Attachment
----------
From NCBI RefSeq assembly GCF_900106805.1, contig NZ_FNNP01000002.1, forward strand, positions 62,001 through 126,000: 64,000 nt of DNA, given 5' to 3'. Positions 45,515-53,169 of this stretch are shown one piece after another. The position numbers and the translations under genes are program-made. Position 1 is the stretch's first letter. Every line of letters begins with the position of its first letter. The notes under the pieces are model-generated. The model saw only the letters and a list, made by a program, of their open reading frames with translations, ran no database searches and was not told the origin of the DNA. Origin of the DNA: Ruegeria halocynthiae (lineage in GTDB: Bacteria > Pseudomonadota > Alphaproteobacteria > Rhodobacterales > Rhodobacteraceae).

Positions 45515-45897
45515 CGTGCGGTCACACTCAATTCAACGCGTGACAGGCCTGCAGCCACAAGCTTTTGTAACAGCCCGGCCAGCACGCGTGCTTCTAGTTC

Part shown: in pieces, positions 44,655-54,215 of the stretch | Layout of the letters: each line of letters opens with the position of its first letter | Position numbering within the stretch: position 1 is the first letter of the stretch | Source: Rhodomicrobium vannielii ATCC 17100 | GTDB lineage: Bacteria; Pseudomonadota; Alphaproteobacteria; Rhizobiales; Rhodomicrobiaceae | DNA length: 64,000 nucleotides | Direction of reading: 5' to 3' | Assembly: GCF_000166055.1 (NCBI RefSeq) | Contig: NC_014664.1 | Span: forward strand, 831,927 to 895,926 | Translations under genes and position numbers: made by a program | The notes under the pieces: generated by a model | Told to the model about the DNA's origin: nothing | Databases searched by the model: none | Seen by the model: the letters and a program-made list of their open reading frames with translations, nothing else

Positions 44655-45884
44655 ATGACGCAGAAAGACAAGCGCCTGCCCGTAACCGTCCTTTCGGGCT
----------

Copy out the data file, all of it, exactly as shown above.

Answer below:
From NCBI RefSeq assembly GCF_900106805.1, contig NZ_FNNP01000002.1, forward strand, positions 62,001 through 126,000: 64,000 nt of DNA, given 5' to 3'. Positions 45,515-53,169 of this stretch are shown one piece after another. The position numbers and the translations under genes are program-made. Position 1 is the stretch's first letter. Every line of letters begins with the position of its first letter. The notes under the pieces are model-generated. The model saw only the letters and a list, made by a program, of their open reading frames with translations, ran no database searches and was not told the origin of the DNA. Origin of the DNA: Ruegeria halocynthiae (lineage in GTDB: Bacteria > Pseudomonadota > Alphaproteobacteria > Rhodobacterales > Rhodobacteraceae).

Positions 45515-45897
45515 CGTGCGGTCACACTCAATTCAACGCGTGACAGGCCTGCAGCCACAAGCTTTTGTAACAGCCCGGCCAGCACGCGTGCTTCTAGTTC

Part shown: in pieces, positions 44,655-54,215 of the stretch | Layout of the letters: each line of letters opens with the position of its first letter | Position numbering within the stretch: position 1 is the first letter of the stretch | Source: Rhodomicrobium vannielii ATCC 17100 | GTDB lineage: Bacteria; Pseudomonadota; Alphaproteobacteria; Rhizobiales; Rhodomicrobiaceae | DNA length: 64,000 nucleotides | Direction of reading: 5' to 3' | Assembly: GCF_000166055.1 (NCBI RefSeq) | Contig: NC_014664.1 | Span: forward strand, 831,927 to 895,926 | Translations under genes and position numbers: made by a program | The notes under the pieces: generated by a model | Told to the model about the DNA's origin: nothing | Databases searched by the model: none | Seen by the model: the letters and a program-made list of their open reading frames with translations, nothing else

Positions 44655-45884
44655 ATGACGCAGAAAGACAAGCGCCTGCCCGTAACCGTCCTTTCGGGCT